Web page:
Start of the action : 15/01/2014



On 15 January 2014, a customs aircraft spotted pollution in the wake of the DENIZ-S, a chemical tanker flying the Turkish flag, 7 nautical miles off Le Havre. The ship was very close to the coast, in French territorial waters. The substance released from the vessel appears to be Fatty Acid Methyl Esther (FAME) which are vegetable oils. These were the remains of the last cargo transported, the ship sailing empty from Port Jérôme (Seine maritime) to Ghent (Belgium). Vegetable oil methyl ester has been classified in category Y of the International Convention MARPOL 73/78, which includes “Noxious liquid substances which, if discharged into the sea during tank cleaning or deballasting operations, are deemed to present a risk to marine resources or human health or to cause damage to amenities or other legitimate uses of the sea and therefore justify a limitation of the quality and quantity of discharges into the marine environment.


Surfrider Foundation Europe has filed a civil suit to ensure that this degassing will not go unpunished. These actions are clearly in line with the status of the association, which aims to protect and enhance the oceans, waves and coastline.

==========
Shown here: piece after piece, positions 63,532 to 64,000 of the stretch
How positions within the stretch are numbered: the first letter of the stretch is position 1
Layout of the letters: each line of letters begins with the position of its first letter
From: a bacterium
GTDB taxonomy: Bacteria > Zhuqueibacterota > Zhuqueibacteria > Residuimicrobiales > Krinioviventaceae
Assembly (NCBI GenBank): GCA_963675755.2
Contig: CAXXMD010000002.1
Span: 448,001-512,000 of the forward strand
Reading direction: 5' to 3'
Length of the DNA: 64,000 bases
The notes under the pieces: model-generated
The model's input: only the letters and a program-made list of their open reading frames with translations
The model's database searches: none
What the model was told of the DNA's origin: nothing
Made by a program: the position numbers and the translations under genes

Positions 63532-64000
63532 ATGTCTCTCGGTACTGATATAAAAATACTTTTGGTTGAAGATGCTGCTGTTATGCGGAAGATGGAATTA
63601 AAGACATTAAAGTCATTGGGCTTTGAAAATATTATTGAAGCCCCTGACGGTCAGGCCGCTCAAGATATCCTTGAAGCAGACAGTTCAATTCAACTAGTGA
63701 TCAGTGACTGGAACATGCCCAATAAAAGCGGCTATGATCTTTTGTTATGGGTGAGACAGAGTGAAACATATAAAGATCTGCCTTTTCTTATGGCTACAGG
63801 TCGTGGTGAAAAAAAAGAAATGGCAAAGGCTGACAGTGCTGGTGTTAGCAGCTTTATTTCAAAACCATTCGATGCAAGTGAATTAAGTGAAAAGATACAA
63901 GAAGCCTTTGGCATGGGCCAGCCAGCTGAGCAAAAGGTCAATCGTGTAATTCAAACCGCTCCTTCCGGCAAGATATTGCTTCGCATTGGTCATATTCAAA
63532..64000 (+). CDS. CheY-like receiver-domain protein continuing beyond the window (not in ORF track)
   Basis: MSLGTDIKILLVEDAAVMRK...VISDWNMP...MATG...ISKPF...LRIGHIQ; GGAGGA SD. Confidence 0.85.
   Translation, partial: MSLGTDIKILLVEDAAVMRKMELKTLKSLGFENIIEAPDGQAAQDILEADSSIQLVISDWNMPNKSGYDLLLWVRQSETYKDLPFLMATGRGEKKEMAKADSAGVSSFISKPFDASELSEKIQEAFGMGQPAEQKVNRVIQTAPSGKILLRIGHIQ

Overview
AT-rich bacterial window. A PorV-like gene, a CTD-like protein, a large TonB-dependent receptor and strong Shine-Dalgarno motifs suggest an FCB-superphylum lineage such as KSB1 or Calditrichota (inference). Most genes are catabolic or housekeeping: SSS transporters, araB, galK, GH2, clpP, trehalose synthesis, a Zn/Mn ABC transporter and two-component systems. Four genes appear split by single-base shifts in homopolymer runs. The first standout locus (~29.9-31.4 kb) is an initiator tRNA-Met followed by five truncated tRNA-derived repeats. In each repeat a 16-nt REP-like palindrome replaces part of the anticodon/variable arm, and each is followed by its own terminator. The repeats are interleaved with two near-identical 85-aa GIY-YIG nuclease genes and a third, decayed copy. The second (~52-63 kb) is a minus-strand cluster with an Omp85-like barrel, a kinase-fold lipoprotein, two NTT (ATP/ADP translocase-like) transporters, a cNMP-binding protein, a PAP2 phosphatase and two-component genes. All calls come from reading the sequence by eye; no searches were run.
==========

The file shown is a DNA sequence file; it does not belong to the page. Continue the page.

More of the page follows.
Suspected of deliberate pollution by harmful substances, the public prosecutor’s office in Le Havre ordered the ship to divert to the port of Dunkirk where it was detained until a bond of 150,000 euros had been paid. The shipowner paid the bond after two days and the ship was able to go back to sea.
The hearing at first instance was initially scheduled for 25 June 2014 and was postponed until 15 January 2015. The difficulty of this case lies in the qualification of the polluting substance discharged by the ship. Indeed, while there was no doubt that the release of vegetable oil was indeed voluntary, the defendants tried to demonstrate that it was an accidental release of a polluting substance related to the improper functioning of an aeration system. However, accidental releases are rarely punishable. The inspection by Ship Safety Centre inspectors revealed that the vessel was not properly maintained. The court issued its decision on February 23, 2015. The shipowner and the captain were found guilty of voluntary pollution and sentenced respectively to a fine of 100,000 euros and 50,000 euros (including 25,000 euros to be paid by the shipowner).

The guilty parties did not appeal the decision, so the trial is definitively won.